Cat-Proof Christmas Tree
Two or three lengths of fishing line can keep climbing cats or rambunctious kids from tipping your tree. Just tie one end of each line to the top of the tree and the other to something sturdy: a screw driven into an inconspicuous spot on the wall, moldings above windows or doors, or even a curtain rod. Get tips on hanging stuff on your walls here.
Tip-Proof a Christmas Tree
To make a Christmas tree stand more firmly on deep, spongy carpet, set the stand on a piece of 1/4-in. hardboard (a.k.a. Masonite). 4 x 8-ft. sheets are available at home centers (some home centers also have 4 x 4-ft. sheets). To make the tree tip-proof, bolt the tree stand to the hardboard using 1/4-in. pan head machine screws. On wood or tile floors, cover the screwheads with duct tape so they don't scratch the floor. Get more ideas for protecting your home year-round here.
Should You Plant a Live Christmas Tree?
Planting a 'live' Christmas tree is an ambitious task. Its practicality depends on three things: (1) the climate you live in; (2) the size of your Christmas tree budget; and (3) how strong you are.
Live trees are sensitive. For a tree to have any chance of survival, it can't undergo extreme climatic changes. When a tree is brought into a warm home, it will react as if it's spring and start growing. Once it has entered this growing stage, it will likely die if it suffers through a prolonged freeze when it's set out after Christmas.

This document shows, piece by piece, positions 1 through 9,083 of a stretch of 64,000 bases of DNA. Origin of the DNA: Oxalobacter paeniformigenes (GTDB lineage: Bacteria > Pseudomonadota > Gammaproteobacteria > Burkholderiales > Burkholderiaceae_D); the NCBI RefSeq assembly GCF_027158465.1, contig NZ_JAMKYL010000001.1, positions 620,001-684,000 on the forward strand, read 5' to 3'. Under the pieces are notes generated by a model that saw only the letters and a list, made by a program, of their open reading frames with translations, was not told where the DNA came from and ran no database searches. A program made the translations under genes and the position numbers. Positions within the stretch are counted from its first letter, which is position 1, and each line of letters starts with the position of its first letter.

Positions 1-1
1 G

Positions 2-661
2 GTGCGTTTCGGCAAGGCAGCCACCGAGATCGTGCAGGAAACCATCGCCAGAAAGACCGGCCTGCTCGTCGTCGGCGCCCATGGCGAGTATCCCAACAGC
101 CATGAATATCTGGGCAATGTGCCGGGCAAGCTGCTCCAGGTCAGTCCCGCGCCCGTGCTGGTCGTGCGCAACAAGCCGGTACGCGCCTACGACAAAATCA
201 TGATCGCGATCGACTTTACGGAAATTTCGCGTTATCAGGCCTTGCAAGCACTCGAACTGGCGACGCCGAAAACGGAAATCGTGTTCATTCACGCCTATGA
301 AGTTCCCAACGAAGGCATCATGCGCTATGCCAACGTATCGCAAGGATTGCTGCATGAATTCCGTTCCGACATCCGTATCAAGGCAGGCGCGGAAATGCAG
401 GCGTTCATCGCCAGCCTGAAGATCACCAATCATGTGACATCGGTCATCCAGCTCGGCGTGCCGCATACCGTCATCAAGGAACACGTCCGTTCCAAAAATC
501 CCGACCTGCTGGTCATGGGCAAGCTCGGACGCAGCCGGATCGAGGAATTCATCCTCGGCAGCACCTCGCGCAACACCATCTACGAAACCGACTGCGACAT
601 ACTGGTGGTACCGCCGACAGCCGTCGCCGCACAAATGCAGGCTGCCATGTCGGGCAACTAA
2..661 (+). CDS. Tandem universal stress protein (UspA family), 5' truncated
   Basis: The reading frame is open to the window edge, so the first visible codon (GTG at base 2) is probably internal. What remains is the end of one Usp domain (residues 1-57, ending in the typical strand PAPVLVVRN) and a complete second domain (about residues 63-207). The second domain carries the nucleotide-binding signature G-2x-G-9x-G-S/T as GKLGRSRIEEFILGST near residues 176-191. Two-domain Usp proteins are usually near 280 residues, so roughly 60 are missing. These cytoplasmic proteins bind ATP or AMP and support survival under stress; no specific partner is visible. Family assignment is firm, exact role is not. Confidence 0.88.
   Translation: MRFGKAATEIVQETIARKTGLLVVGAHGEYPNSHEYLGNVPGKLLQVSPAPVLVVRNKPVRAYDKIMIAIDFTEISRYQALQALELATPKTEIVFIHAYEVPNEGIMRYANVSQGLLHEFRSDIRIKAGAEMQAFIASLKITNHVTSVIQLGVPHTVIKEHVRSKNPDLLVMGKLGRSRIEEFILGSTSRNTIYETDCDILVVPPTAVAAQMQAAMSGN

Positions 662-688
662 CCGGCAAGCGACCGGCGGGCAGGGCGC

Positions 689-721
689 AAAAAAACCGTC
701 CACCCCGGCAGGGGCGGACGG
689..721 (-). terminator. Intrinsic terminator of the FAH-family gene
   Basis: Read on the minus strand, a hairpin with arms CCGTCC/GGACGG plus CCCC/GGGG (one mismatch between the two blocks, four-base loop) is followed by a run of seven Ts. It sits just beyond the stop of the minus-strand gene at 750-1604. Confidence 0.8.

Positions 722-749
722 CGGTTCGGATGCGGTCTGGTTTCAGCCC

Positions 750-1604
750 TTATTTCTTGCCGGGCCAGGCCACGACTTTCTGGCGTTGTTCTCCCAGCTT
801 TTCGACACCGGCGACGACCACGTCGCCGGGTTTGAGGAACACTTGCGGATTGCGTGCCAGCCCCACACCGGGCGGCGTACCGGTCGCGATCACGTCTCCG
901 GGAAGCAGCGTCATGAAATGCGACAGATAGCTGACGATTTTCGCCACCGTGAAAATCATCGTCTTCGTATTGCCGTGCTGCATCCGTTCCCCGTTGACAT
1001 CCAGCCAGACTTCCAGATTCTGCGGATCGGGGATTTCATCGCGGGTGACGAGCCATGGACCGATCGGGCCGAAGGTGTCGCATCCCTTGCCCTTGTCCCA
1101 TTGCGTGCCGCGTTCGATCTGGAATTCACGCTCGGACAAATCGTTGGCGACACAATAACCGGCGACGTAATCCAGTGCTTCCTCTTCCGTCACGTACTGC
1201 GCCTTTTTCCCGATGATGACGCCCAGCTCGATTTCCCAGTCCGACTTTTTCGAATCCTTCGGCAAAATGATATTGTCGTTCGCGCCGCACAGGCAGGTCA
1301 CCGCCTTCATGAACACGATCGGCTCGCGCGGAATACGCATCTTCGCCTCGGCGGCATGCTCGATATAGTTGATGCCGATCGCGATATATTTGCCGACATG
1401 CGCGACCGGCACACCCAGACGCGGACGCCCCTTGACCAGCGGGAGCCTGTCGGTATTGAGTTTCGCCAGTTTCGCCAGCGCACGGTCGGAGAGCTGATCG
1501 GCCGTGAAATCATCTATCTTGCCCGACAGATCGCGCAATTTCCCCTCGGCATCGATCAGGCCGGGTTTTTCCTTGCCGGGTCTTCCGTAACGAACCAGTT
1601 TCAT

If you live in a moderate climate, a live tree is feasible. When the Christmas season is over, gradually get your tree accustomed to the outdoors by storing it in the garage or three-season porch before planting it. The time for heavy frost must be past before you take it outside. When you finally plant your tree, place it in well-drained soil where it will get full sun.
If you live in a cold climate, a live tree really isn't practical. You'd need to leave it outside on a screen porch or deck the entire time so it would stay more or less dormant. And you probably don't want your ornaments outside.
Live trees are expensive. Expect to pay two to three times more than you would for a cut tree. Usually these trees are potted. If your tree is balled and burlapped, you'll have to buy a heavy-duty pot to act as both stand and container.
Finally, live trees are heavy. If you want a typical-sized Christmas tree, say a six-footer, together the pot, soil and tree will weigh 250 lbs. or more. Add a little water and moving it will be about as much fun as hefting a piano.
When you do decide to plant the tree, follow our expert tree-planting advice here.